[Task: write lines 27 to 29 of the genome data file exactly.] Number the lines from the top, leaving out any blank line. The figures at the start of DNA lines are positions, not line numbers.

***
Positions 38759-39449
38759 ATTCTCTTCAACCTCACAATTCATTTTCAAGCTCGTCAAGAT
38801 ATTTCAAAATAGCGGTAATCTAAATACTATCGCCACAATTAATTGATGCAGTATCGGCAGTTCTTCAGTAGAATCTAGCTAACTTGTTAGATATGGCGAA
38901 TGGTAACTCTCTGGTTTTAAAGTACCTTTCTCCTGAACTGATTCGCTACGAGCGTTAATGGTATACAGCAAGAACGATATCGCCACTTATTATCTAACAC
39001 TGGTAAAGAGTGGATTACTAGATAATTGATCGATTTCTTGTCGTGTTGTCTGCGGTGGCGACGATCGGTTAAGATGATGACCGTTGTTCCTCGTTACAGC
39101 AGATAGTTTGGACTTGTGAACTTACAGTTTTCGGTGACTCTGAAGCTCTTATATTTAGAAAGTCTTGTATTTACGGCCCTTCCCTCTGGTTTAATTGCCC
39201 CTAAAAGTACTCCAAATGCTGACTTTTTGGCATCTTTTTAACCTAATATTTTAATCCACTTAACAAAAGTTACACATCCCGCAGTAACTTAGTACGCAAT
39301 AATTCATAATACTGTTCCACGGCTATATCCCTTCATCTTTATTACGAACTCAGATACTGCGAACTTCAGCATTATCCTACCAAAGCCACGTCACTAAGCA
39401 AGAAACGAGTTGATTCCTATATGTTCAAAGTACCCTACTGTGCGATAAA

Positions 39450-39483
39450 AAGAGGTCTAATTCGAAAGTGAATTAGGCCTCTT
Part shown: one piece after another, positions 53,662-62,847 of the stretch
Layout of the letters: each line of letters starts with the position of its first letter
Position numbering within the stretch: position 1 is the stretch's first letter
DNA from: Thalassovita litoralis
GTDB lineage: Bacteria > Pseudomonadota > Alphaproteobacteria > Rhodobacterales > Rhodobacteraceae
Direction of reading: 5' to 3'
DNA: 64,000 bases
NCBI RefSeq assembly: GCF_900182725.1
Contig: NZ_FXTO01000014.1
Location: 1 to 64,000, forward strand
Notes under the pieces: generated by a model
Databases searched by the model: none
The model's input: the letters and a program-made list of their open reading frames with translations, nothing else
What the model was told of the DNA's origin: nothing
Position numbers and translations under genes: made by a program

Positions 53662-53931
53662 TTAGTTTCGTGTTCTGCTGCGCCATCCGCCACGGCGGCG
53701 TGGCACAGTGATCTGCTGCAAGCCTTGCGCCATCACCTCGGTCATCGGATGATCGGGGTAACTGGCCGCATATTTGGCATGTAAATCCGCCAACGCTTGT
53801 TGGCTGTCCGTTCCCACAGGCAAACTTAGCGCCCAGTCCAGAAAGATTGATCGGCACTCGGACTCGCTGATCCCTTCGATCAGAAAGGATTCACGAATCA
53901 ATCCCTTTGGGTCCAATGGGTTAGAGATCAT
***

Positions 53662-53931
53662 TTAGTTTCGTGTTCTGCTGCGCCATCCGCCACGGCGGCG
53701 TGGCACAGTGATCTGCTGCAAGCCTTGCGCCATCACCTCGGTCATCGGATGATCGGGGTAACTGGCCGCATATTTGGCATGTAAATCCGCCAACGCTTGT